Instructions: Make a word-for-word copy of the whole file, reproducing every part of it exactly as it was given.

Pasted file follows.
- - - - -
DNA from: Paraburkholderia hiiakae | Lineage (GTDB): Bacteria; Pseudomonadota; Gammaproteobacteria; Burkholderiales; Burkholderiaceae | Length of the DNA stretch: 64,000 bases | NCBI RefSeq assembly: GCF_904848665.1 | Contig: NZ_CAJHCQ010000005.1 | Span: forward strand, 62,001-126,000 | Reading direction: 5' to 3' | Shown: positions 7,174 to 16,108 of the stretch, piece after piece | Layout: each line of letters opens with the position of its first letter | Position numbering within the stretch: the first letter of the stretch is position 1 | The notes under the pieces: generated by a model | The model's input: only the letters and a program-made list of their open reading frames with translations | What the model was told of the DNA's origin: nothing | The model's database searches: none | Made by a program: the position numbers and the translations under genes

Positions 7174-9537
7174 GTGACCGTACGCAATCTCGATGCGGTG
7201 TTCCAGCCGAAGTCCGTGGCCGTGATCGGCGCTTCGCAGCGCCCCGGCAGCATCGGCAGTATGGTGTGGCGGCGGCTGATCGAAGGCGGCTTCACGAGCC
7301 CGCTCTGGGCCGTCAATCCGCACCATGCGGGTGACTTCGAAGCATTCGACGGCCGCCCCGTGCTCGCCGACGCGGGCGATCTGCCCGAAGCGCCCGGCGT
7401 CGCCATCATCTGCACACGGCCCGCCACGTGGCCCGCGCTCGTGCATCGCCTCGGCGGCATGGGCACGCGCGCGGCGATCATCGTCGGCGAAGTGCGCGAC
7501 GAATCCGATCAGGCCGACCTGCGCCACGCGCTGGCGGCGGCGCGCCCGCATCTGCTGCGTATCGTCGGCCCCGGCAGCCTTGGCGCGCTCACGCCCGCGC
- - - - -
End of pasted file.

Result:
DNA from: Paraburkholderia hiiakae | Lineage (GTDB): Bacteria; Pseudomonadota; Gammaproteobacteria; Burkholderiales; Burkholderiaceae | Length of the DNA stretch: 64,000 bases | NCBI RefSeq assembly: GCF_904848665.1 | Contig: NZ_CAJHCQ010000005.1 | Span: forward strand, 62,001-126,000 | Reading direction: 5' to 3' | Shown: positions 7,174 to 16,108 of the stretch, piece after piece | Layout: each line of letters opens with the position of its first letter | Position numbering within the stretch: the first letter of the stretch is position 1 | The notes under the pieces: generated by a model | The model's input: only the letters and a program-made list of their open reading frames with translations | What the model was told of the DNA's origin: nothing | The model's database searches: none | Made by a program: the position numbers and the translations under genes

Positions 7174-9537
7174 GTGACCGTACGCAATCTCGATGCGGTG
7201 TTCCAGCCGAAGTCCGTGGCCGTGATCGGCGCTTCGCAGCGCCCCGGCAGCATCGGCAGTATGGTGTGGCGGCGGCTGATCGAAGGCGGCTTCACGAGCC
7301 CGCTCTGGGCCGTCAATCCGCACCATGCGGGTGACTTCGAAGCATTCGACGGCCGCCCCGTGCTCGCCGACGCGGGCGATCTGCCCGAAGCGCCCGGCGT
7401 CGCCATCATCTGCACACGGCCCGCCACGTGGCCCGCGCTCGTGCATCGCCTCGGCGGCATGGGCACGCGCGCGGCGATCATCGTCGGCGAAGTGCGCGAC
7501 GAATCCGATCAGGCCGACCTGCGCCACGCGCTGGCGGCGGCGCGCCCGCATCTGCTGCGTATCGTCGGCCCCGGCAGCCTTGGCGCGCTCACGCCCGCGC